Venice is called the “City of Masks” because of this vivid festival. Every year in February, people get the chance to embrace their creativity, wear exotic costumes, and celebrate joyfully in the streets. And no, it’s not exactly like Halloween. The origins of the Carnival of Venice have a rich history that dates back to the 11th century. It was originally a time for people to let loose and enjoy themselves before the start of Lent.
The masquerade ball is undoubtedly the most sought-after and outstanding event during the Carnivale. People dress up in elaborate costumes and masks and attend balls held in palaces and other grand venues. The balls are a great place to dance, raise a glass, and be merry.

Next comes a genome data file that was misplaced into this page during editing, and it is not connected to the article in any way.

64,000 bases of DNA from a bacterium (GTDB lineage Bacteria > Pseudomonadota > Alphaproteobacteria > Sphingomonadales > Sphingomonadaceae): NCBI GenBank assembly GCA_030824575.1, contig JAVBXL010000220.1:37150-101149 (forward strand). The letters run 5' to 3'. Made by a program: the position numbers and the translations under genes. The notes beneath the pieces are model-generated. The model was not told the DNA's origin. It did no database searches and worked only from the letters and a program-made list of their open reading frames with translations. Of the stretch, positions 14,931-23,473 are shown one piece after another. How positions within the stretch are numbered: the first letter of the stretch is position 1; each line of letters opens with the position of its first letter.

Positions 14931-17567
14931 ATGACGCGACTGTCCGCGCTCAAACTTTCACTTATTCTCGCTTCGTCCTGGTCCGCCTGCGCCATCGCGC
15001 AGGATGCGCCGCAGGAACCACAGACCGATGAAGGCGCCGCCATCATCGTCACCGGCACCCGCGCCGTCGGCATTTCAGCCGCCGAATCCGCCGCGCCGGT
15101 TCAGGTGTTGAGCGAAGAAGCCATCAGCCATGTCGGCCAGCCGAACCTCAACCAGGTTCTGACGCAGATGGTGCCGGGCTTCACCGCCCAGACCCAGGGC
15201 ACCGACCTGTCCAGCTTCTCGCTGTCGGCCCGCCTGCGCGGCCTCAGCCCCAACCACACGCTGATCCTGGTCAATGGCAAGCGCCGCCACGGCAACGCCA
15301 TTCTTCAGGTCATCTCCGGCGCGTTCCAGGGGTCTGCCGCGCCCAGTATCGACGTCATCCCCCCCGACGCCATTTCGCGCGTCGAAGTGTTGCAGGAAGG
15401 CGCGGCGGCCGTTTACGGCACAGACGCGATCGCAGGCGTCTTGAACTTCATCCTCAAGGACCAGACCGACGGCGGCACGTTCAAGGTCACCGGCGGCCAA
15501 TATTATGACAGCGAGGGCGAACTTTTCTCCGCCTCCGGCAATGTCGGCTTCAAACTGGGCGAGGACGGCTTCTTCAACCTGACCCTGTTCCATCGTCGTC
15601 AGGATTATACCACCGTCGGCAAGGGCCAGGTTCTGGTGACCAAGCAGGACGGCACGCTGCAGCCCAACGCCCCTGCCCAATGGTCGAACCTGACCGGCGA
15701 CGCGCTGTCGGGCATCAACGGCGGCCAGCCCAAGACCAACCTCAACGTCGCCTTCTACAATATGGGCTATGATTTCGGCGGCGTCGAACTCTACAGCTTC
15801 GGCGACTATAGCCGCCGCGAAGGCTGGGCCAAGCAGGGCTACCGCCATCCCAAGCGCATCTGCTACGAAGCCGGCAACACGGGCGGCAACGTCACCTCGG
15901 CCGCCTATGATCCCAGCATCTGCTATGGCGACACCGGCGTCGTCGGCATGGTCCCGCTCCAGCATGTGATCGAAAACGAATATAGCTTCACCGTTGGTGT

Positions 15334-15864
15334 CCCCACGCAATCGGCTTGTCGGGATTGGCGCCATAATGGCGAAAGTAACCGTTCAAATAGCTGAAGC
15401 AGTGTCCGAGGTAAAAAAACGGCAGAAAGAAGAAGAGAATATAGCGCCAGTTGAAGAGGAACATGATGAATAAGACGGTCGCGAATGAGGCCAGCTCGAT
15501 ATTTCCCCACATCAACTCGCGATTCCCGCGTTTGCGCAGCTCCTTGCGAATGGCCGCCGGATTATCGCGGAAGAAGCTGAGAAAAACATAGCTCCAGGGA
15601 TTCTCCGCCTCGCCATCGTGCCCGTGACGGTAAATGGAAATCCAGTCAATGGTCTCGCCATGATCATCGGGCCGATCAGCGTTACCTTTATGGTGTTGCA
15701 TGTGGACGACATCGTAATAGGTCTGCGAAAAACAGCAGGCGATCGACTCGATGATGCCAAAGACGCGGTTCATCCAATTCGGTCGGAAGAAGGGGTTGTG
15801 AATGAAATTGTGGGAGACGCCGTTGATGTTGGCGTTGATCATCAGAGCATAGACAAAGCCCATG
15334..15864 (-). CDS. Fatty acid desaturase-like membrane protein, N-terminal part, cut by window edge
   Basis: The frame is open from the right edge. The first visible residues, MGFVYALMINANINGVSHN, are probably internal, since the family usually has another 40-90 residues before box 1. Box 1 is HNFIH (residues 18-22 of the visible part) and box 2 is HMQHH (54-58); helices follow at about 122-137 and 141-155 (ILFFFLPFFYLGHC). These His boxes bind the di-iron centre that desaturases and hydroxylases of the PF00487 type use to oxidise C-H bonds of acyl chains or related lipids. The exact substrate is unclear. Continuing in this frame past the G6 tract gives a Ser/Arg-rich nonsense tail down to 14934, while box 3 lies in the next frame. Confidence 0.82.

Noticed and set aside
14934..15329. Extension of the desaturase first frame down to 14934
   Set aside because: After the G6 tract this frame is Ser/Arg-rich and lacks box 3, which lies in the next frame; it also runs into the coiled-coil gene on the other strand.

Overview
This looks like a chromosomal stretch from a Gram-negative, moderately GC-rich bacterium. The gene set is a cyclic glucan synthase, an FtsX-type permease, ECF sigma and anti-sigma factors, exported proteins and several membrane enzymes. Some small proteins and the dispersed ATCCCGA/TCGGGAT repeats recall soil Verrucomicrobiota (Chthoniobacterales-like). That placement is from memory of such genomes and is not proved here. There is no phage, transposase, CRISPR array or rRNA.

Another activity that really takes the cake during the Carnival is the costumed parade. People don their finest threads and hit the streets of Venice, parading in all manner of getups. Those parades are a sight for sore eyes, showcasing the cat’s whiskers when it comes to creativity and imagination.
Venice Film Festival
The Venice Film Festival is where the silver screen’s glitz and glamour collide with the Venetian canals’ beauty. This prestigious event has been around since the dawn of cinematic time (well, almost), making it one of the oldest and most prestigious film festivals on earth. The grand spectacle unfolds like clockwork every year as summer bids adieu and autumn tiptoes in. In 2023, the festival is expected to run from August 30th to September 9th, and there will be a total of 23 competing films.